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Big Bend Community => Places of Interest Surrounding the Park => Topic started by: SHANEA on April 06, 2007, 10:35:35 AM

Title: Big Bend archives feature regional treasures
Post by: SHANEA on April 06, 2007, 10:35:35 AM

Big Bend archives feature regional treasures
Ruth Campbell<br>Staff Writer
Midland Reporter-Telegram
Email to a friendPost a CommentPrinter-friendlyALPINE -- Thousands of records, photographs and oral histories from across Far West Texas are housed in the pristine confines of the Bryan Wildenthal Memorial Library on the Sul Ross State University campus in Alpine.

Opened in 1977, the archives are also part of the library's special collections. There is a public reading room, the Trans-Pecos room where readings are held, interviews are taped and meetings held with donors.

"A lot of our (items) come from a group called the West Texas Historical and Scientific Society," senior archivist Melleta Bell said. "It's a regional repository for paper materials that document the history and culture of Big Bend, the Trans-Pecos and the corresponding border of northern Mexico."

"We have manuscript collections, maps, photographs, oral histories and books," Bell said. "That encompasses Texanna and rare and valuable books that are not circulated."

Theses written by Sul Ross students, items from the yearly Cowboy Poetry Gathering, regional history, poetry, geology, blueprints, records from a group that opposed a low-level radioactive disposal facility in Sierra Blanca, business and legal records are also stored in the archives.

"We try to look to the future as well as to what will be important," Bell said.

Helping find the future archives is field representative B.J. Gallego, now in his 10th year with the institution. He works on acquiring oral histories, collections and photographs.

"What is interesting is people come back to Alpine and we help them (get) local information on families. I think it's wonderful that Alpine has the university here with the archives and that it's a resource for history, not only that but the preservation of history, which includes the surrounding area," Gallego said. "We work closely with the Museum of the Big Bend, Center for Big Bend Studies."

"People have a lot of history in this area. People were here before the Mexican Revolution. I'm talking about the Presidio/Fort Davis area," he added.

The former social worker said it's important to remember we are here because of the strengths and struggles of our forefathers. "Over the years, I've had an interest in the history of our area and even more the history of our culture. Something I feel I'm doing is teaching awareness and history of our region."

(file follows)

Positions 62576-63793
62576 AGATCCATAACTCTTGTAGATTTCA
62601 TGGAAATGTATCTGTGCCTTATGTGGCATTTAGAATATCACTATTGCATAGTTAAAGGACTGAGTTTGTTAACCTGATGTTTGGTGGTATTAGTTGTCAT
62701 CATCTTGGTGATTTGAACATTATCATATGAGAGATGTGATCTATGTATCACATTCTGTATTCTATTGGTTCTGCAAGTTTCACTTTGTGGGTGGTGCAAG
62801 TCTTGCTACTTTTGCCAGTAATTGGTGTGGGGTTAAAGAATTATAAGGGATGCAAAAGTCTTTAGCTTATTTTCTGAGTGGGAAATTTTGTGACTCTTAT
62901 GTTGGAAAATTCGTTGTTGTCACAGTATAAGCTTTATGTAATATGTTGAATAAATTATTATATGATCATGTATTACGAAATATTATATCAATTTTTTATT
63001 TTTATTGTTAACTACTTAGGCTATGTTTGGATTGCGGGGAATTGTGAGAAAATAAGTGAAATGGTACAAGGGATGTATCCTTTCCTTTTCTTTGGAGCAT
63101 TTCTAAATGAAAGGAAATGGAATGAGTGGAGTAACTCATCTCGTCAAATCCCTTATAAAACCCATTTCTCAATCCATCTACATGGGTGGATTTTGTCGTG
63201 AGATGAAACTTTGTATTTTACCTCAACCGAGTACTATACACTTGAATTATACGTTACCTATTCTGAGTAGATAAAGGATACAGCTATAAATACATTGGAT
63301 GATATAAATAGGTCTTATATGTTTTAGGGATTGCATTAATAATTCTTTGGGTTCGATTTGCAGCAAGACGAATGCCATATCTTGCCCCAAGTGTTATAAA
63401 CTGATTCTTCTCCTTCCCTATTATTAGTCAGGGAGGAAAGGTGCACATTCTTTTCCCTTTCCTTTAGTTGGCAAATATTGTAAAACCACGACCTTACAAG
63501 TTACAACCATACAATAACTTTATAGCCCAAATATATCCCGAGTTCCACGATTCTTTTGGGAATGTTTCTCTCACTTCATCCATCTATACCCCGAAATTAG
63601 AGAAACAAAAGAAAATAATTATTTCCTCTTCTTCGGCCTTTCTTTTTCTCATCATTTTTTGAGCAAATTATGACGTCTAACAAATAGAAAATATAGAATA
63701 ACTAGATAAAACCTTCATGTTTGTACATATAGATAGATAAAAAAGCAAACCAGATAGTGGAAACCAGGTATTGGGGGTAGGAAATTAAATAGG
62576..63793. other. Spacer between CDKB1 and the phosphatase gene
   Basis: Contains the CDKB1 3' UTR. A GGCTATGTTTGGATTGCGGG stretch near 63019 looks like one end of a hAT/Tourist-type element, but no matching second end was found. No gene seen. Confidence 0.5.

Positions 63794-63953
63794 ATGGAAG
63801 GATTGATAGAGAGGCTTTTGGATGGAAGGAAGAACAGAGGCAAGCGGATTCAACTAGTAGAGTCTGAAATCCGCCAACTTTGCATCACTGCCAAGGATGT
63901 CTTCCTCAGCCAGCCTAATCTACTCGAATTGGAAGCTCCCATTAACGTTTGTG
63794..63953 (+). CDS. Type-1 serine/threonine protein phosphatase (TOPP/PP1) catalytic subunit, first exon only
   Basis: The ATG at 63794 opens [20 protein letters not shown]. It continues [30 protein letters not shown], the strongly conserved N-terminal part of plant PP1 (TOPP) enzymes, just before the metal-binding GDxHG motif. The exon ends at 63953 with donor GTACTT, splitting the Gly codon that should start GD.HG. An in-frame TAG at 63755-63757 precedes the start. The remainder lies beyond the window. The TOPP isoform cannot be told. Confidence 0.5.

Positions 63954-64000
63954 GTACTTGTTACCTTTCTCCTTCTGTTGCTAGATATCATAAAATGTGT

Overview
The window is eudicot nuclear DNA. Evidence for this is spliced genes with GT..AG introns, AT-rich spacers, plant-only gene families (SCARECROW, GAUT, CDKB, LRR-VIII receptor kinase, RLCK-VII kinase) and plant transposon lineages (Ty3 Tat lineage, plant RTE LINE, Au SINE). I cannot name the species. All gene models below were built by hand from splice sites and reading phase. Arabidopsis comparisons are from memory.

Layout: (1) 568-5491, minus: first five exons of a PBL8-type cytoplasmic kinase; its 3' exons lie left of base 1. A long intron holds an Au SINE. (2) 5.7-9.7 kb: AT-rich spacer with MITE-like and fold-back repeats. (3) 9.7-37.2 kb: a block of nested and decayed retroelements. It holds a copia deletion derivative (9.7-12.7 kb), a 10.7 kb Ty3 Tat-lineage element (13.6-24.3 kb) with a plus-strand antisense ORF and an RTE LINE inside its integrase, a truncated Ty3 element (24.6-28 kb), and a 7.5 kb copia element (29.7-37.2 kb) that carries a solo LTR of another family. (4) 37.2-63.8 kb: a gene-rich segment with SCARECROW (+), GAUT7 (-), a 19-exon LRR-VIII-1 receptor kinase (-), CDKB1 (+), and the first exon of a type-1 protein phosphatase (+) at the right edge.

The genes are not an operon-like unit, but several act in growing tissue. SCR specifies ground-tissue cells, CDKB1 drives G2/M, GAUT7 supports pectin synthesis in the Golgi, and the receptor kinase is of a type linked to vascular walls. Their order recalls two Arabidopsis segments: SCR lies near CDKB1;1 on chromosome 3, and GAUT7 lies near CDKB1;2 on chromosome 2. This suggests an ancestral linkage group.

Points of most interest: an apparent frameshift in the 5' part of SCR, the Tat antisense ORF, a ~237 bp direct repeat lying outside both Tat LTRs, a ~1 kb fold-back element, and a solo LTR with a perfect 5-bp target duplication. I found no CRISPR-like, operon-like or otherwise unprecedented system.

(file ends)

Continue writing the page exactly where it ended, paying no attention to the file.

Hours are 8 a.m. to 5 p.m. Monday through Friday. Users include Sul Ross students, faculty and staff. "Then we have scholarly researchers from around the country -- sometimes out of the country. We have a lot of genealogists who come," Bell said.

Photos from the archives are often used in books and journal articles, said Dean of Library and Information Technologies Don Dowdey.

Items the library carries are accessible by Internet, but there are also people who walk in with questions. Bell and Dowdey said the library even will send copies of newspaper articles, photos and documents to help people with research.

In 2001, the library was renovated. "We about doubled our space. It was kind of a dark hole before," Bell said.

B.J. Smith, an original Sul Ross faculty member, collected artifacts, papers and photos pertaining to the history of the area and kept them for about 10 years. The Museum of the Big Bend opened in 1936.

The mid-1970s, materials were pulled together and organized as the department of the library and opened so people could use them. Through the years, a combination of library items and collections from other areas were gathered

Over the years, many people have contributed to the archives from business people to notables to longtime residents.

The late Texas Ranger Capt. Roy W. Aldrich provided a book and manuscript collection covering 60 years, Clifford B. Casey and Everett Ewing Townsend, a former Texas Ranger often called the father of Big Bend National Park.

Following Aldrich's death in 1955, the materials were left to his housekeeper, Mrs. R.M. Riley Sr. of Austin. Funds were donated by former students, friends, Sul Ross professors and numerous individuals to purchase the collection, according to information from the archives.

The collection was acquired from Mrs. Riley in spring 1958 and originally was housed in the old library building. It is now in the archives.

Aside from the books, photos and manuscripts the archives feature, they also have received some unusual items such as a mummified hummingbird. A transcript of the post-World War II Nuremberg trial was also contributed by a local doctor whose brother was a military policeman at the trial.

"They're important history in general and they actually get used quite a bit, usually by history students and junior historians" from the primary schools, Bell said.

Unpublished manuscript (?)
During the 1960's while doing geological field work, we ate many meals at the Big Bend Cafe over in Marathon. Shirley Rooney (owner?) was writing a history of the area. Find no record of the book. Was it ever published, or is the manuscript there in the collection?
Bill Slater, Canyon Lake, Texas